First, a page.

A Psychological Approach to Ethical Reality
The pre-eminent 19th century British ethicist, Henry Sidgwick once said:
"All important ethical notions are also psychological, except perhaps the fundamental antitheses of 'good' and 'bad' and 'wrong', with which psychology, as it treats of what is and not of what ought to be, is not directly concerned" (quoted in T.N. Tice and T.P. Slavens, 1983).
Sidgwick's statement can be interpreted to mean that psychology is relevant for ethics or that psychological knowledge contributes to the construction of an ethical reality. This interpretation serves as the basic impetus to this book, but Sidgwick's statement is also analyzed in detail to demonstrate why a current exposition on the relevance of psychology for ethical reality is necessary and germane.
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Chapter 3 Why Psychology is Interested in Ethics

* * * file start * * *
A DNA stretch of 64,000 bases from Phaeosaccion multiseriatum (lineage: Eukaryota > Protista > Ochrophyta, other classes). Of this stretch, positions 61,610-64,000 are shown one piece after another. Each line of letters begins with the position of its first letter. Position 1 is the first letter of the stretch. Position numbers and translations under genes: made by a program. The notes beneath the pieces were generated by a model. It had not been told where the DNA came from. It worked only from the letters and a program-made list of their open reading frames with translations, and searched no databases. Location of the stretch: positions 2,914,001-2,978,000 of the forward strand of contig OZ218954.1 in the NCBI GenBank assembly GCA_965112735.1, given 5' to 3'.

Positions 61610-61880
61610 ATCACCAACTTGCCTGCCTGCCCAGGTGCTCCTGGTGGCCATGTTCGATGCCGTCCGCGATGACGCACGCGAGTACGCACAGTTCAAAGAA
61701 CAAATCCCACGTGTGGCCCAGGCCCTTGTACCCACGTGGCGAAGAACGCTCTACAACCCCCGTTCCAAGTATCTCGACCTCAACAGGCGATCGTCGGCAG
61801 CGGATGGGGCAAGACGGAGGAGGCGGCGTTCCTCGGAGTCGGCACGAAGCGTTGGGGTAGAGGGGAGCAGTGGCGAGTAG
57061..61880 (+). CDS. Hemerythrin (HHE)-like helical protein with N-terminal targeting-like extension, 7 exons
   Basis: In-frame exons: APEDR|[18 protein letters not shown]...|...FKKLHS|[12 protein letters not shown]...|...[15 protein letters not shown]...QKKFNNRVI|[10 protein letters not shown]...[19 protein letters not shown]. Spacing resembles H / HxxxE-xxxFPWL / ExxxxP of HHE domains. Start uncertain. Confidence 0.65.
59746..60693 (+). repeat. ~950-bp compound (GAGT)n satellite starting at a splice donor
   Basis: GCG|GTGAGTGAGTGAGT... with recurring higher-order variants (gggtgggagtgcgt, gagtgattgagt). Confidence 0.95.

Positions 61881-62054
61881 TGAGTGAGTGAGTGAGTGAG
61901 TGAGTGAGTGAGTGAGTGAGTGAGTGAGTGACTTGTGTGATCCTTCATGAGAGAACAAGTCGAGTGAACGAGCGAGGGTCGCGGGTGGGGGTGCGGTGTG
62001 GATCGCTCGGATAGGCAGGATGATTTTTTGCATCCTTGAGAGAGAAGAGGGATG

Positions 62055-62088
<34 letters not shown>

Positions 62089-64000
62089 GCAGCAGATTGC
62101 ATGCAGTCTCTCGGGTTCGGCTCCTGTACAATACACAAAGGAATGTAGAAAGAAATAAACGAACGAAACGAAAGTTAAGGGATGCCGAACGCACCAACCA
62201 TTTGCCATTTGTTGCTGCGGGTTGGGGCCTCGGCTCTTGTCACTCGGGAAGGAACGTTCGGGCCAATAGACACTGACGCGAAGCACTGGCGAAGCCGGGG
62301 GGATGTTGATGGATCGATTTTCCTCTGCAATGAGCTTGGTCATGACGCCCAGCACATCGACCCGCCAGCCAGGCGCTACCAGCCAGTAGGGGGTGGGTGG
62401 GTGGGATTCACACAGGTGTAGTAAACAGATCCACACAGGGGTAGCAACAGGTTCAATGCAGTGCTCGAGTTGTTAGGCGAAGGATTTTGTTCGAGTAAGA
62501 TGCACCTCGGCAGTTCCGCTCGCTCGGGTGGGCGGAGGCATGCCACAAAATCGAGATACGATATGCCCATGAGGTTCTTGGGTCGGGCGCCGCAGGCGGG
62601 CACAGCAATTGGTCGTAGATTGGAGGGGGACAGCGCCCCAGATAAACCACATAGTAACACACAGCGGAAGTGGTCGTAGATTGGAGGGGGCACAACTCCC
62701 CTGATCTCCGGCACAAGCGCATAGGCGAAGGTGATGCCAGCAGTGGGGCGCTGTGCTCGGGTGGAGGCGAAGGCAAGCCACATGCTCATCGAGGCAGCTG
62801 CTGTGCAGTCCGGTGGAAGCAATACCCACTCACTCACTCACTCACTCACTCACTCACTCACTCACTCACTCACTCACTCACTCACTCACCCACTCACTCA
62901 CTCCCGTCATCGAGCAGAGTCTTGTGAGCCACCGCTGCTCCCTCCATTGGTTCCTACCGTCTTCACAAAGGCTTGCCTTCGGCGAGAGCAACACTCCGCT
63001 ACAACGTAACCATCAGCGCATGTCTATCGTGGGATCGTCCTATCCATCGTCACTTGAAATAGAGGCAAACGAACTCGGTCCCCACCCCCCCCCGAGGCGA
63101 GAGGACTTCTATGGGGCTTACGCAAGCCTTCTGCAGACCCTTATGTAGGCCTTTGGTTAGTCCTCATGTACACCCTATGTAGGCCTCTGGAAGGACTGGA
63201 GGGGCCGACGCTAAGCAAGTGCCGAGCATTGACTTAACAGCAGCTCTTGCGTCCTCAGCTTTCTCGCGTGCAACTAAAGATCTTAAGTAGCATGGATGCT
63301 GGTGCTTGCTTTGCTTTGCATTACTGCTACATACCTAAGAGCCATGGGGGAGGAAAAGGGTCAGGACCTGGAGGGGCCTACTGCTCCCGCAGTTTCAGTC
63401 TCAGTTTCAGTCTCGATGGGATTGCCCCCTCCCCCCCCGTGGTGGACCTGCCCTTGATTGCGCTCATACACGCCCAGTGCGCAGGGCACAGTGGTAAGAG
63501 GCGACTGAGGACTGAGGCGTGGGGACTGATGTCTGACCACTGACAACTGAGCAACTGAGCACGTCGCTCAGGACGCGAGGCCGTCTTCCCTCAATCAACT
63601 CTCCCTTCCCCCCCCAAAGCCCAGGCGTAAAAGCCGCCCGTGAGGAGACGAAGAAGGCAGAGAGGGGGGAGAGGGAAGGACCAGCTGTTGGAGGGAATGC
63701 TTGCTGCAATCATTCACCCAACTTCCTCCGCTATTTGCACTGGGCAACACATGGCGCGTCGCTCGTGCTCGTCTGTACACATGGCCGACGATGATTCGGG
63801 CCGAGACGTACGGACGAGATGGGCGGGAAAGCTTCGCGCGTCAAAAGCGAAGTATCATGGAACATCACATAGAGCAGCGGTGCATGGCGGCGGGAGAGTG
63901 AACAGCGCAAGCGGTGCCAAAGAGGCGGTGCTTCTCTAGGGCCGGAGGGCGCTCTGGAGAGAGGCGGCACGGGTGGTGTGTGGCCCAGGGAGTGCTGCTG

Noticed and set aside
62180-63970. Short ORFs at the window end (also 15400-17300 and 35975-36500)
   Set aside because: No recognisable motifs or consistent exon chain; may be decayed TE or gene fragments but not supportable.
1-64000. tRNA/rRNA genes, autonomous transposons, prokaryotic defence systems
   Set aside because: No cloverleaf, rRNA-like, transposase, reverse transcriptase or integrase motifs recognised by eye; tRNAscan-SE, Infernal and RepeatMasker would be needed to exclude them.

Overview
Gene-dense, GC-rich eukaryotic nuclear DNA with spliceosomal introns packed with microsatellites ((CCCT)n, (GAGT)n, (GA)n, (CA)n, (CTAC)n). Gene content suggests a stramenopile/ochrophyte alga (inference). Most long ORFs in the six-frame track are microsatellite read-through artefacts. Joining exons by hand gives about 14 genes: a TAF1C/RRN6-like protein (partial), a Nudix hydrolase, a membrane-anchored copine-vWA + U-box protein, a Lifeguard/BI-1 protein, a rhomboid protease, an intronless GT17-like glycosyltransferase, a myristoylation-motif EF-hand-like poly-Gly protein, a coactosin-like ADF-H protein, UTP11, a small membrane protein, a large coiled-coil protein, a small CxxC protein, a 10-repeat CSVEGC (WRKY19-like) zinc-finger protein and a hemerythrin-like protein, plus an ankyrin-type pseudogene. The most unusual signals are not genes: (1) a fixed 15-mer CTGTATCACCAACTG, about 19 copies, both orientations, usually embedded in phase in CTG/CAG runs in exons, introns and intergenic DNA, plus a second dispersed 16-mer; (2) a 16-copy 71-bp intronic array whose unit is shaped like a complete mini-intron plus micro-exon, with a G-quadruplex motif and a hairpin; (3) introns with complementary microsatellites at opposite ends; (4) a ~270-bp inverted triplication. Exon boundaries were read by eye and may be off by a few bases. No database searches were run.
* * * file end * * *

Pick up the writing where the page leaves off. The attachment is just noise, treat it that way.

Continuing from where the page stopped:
Chapter 4 Why A Psychological Analysis Of Ethics is Necessary
Types Of Moral Judgments
Domain of Ethical Phenomena
Existential Status of Moral JudgmentsValue Qualities
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abnormality action approach aspects basic behaviorist carmot causal Chapter characteristic classic cognitive cognitive psychology cognitivism component conceptual conﬂict conscious experience consequences constitute construction contemporary content of observation context contingencies deﬁned deﬁnition deontological depth psychology derived descriptive discipline distinction duty emotional emotivism entity epiphenomenal epistemological ethical doctrine ethical reality existence existential experimental psychology external ﬁrst focus folk psychology function Gestalt psychology hedonism human humanistic humanistic psychology imperative inferred input instance interpretation involved issue kind locus of causation meaning mental events mentation merely metaphysical moral agency moral choice moral evaluation moral judgment moral worth naturalistic naturalistic fallacy nature normative notion obligation one’s organism’s output overt behavior person philosophical physical physiological piece of behavior pleasure possess prescriptiveness psychological hedonism psychological reality psychological universe radical behaviorism reinforcement response self-realization self-report serves signiﬁcant Skinner Skinnerian social special population speciﬁc status stimulus subjective orientation third-person access traditional utilitarian